6 discoveries from National Geographic’s ‘Breakthrough’ that wowed us
Famous directors take the helm of limited-run series and make us optimistic about our future.
Can we live longer without getting sick? Find alternatives to fossil fuels that aren’t cost-prohibitive? Eradicate infectious diseases like Ebola and provide clean drinking water to everyone? Remarkably, the answer is yes, and maybe in our lifetime. Scientists are working on finding solutions to the thorniest problems humans face today, and their efforts are the basis of the six-part National Geographic documentary series “Breakthrough.” The series is produced by longtime partners Ron Howard and Brian Grazer.
Each episode focuses on a different subject and is directed by a Hollywood heavyweight, and features experts, doctors, researchers and inventors who are working in the trenches and people with a connection to the specific story. It’s science on the cutting edge, and a fascinating peek into an exciting future.
National Geographic sent From The Grapevine an advanced copy of the series, which debuts this Sunday night. We watched each episode and learned something intriguing from each:
1. Cure getting old and you might cure everything
With medical advances expanding our lifespans, we’re living longer but not healthier. In the “Age of Aging” episode, scientists like Dr. Nir Barzilai, an Israeli professor at the Albert Einstein College of Medicine in New York, discuss new ideas in aging science. They propose that instead of trying to cure cancer, diabetes, Alzheimer’s and other individual diseases that plague the aging population, the focus should be on drugs that stop or slow the aging process itself, thereby potentially curing all the chronic diseases at once. Barzilai, whose field is genetics and endocrinology, studies centenarians to see if their genes contain a protein that enables them to live longer, with an eye toward drug discoveries that could mimic the process. Test results with the drug Rapamycin are promising, increasing the healthy lifespan by 30 percent in mice. But the answer may lie in another medicine that millions of diabetics already take. Metformin is an inexpensive, safe, generic drug that’s widely available, and in tests it made mice live 10 to 15 percent longer. (Airs Nov. 29)
2. We’re close to a vaccine for Ebola
The 2014 Ebola outbreak in West Africa killed thousands, spreading rapidly and even reaching U.S. shores, driving home the seriousness of the crisis. But deadly Ebola has a formidable enemy in a new vaccine now being tested. Dr. Maria Croyle at the University of Texas in Austin has developed an inhalable, stable, fast-acting, long-lasting vaccine made from natural ingredients. “We’re very confident that our vaccine works,” says Croyle. “But we need to find a partner to fund it and make this on a large scale so we can get it to a wide variety of people for further testing.” Find out more in The “Fighting Pandemics” episode, directed and narrated by Peter Berg. (Airs Nov. 1)
3. We’re turning into Cyborgs
Forbes named ReWalk, the Israel-based maker of a robotic exoskeleton that helps people with spinal cord injuries to walk, one of its top 10 health technology companies to watch. (Photo: ReWalk)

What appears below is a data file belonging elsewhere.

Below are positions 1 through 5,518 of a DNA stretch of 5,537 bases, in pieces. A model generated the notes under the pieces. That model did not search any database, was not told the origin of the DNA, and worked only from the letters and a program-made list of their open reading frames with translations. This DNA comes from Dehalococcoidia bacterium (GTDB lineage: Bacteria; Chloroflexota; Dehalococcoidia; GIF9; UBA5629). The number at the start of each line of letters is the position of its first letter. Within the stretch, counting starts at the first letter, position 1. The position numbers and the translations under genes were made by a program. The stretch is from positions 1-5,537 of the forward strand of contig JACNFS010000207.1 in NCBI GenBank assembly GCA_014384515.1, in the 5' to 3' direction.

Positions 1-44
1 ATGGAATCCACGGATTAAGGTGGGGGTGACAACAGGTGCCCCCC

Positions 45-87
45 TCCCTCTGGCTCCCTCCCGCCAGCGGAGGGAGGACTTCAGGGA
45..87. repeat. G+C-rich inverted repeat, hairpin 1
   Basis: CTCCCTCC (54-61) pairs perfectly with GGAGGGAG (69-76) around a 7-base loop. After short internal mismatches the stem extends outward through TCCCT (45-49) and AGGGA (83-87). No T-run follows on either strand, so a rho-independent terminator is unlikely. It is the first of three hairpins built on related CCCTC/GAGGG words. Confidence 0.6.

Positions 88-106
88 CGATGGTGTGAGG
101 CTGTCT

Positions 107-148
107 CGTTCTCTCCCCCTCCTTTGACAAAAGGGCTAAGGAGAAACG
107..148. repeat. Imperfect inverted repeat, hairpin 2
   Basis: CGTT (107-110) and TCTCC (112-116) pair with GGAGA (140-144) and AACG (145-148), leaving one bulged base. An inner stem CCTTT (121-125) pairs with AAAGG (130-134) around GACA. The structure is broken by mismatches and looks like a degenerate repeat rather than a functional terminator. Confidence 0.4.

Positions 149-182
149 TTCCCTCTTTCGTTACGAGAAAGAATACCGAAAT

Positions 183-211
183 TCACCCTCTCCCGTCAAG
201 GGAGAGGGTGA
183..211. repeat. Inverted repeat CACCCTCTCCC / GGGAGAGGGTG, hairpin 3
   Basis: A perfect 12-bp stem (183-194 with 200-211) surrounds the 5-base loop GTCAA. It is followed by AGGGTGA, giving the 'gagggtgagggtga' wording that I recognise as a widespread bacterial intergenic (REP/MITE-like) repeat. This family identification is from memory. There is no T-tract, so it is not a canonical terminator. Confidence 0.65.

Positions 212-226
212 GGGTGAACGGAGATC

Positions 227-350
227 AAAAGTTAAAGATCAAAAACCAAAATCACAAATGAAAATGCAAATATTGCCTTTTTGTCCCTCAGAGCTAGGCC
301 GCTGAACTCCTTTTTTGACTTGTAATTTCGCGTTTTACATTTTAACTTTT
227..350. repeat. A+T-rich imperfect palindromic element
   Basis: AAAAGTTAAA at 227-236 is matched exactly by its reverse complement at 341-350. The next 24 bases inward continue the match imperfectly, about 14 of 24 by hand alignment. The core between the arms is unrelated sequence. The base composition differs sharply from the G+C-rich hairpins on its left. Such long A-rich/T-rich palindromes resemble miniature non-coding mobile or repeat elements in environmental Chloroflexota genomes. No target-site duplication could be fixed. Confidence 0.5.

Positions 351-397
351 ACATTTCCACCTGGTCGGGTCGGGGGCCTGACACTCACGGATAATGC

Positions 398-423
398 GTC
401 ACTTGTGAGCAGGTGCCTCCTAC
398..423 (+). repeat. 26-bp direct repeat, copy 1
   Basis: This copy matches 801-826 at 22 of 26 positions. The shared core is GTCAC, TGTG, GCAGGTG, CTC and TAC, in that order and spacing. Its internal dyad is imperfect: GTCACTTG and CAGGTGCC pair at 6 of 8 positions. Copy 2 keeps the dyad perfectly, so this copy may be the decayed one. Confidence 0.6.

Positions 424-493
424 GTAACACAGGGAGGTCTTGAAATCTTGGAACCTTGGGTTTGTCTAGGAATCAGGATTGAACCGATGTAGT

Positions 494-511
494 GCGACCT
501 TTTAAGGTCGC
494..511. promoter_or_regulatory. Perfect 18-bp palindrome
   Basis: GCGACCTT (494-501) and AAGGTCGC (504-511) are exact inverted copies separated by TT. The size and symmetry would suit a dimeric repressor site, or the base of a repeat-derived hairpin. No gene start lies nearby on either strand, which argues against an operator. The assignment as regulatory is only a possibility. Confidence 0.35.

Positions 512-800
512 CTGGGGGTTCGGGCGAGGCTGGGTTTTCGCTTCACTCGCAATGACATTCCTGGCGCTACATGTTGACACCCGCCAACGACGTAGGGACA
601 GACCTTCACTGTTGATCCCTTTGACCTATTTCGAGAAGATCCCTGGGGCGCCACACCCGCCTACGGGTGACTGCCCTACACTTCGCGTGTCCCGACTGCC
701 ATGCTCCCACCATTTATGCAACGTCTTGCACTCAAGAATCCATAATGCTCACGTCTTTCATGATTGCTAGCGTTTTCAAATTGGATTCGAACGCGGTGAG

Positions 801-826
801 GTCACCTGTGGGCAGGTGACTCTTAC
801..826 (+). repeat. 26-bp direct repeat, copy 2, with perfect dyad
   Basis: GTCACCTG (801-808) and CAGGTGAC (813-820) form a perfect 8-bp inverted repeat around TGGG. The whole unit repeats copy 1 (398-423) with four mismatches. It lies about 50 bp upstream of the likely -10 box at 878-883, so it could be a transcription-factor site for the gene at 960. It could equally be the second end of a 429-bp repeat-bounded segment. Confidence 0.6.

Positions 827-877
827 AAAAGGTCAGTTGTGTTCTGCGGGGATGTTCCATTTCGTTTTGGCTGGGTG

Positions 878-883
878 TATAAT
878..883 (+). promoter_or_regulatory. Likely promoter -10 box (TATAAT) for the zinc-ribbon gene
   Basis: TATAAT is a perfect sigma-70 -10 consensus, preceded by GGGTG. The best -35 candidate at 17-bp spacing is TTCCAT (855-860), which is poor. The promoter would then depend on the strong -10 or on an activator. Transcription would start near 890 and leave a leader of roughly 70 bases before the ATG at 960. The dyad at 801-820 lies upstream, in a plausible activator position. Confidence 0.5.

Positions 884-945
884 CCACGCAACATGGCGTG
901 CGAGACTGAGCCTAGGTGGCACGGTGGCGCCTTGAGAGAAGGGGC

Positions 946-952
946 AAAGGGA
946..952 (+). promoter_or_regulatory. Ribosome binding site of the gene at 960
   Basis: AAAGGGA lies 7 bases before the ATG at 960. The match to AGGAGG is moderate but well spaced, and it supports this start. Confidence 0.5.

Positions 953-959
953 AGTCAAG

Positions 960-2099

The fictional human-robot hybrids of science fiction stories aren’t so farfetched anymore. Remarkable innovations are already being mass produced, including exoskeletons that help paraplegics walk from the Israeli company ReWalk. That device and others, such as an implanted electrode that stops seizures, are the subject of the “More Than Human" episode, directed and narrated by Paul Giamatti. Dr. David Eagleman of Houston’s Baylor College of Medicine has developed a vest that enables the deaf to "hear" via vibrations on their torsos. Other scientists are working on the idea of editing the genetic code, thereby altering the brain. (Airs Nov. 8)
4. Only 1% of the world’s water is drinkable
Most of the water on Earth is seawater or locked in ice, and severe droughts have made the problem worse. Many in developing countries have no access to clean water, leading to a major public health crisis. Actress Angela Bassett takes on the issue in “Water Apocalypse," directing and narrating the hour that focuses on solutions to the problem, including desalinization systems, a water tower that collects moisture from the air and an Arizona plant that turns human waste into potable H20. (Airs Dec. 13)
5. There are no pain receptors in the brain
That’s why the epileptic patients undergoing brain delicate surgery while awake in “Decoding the Brain” don’t feel anything. But their seizures are greatly diminished after having electrodes implanted in very specific areas. Stimulating various areas can alter memory, which could help people suffering from PTSD. Coma patients and Alzheimer’s patients may one day benefit from this kind of “brain pacemaker.” Director Brett Ratner, who's mostly known for his action-adventure movies, was drawn to the subject because his grandmother had been misdiagnosed with Alzheimer’s. “There's so little that we really know about the brain,” he says, but this episode is quite the eye-opener. (Airs Nov. 15)
6. Man-made tornadoes could power the planet
It’s in the early stages of development and needs major funding to go further, but Canadian engineer Louis Michaud’s prototype vortex shows promise. It’s one of several clean energy alternatives to unsustainable fossil fuels that director Akiva Goldsman presents in “Energy on the Edge.” There’s also a massive solar energy farm, attempts to harness the power of nuclear fusion, and a trip to Iceland, where geothermal energy and hydroelectric plants provide 100% of the electricity. (Airs Dec. 6)
MORE FROM THE GRAPEVINE: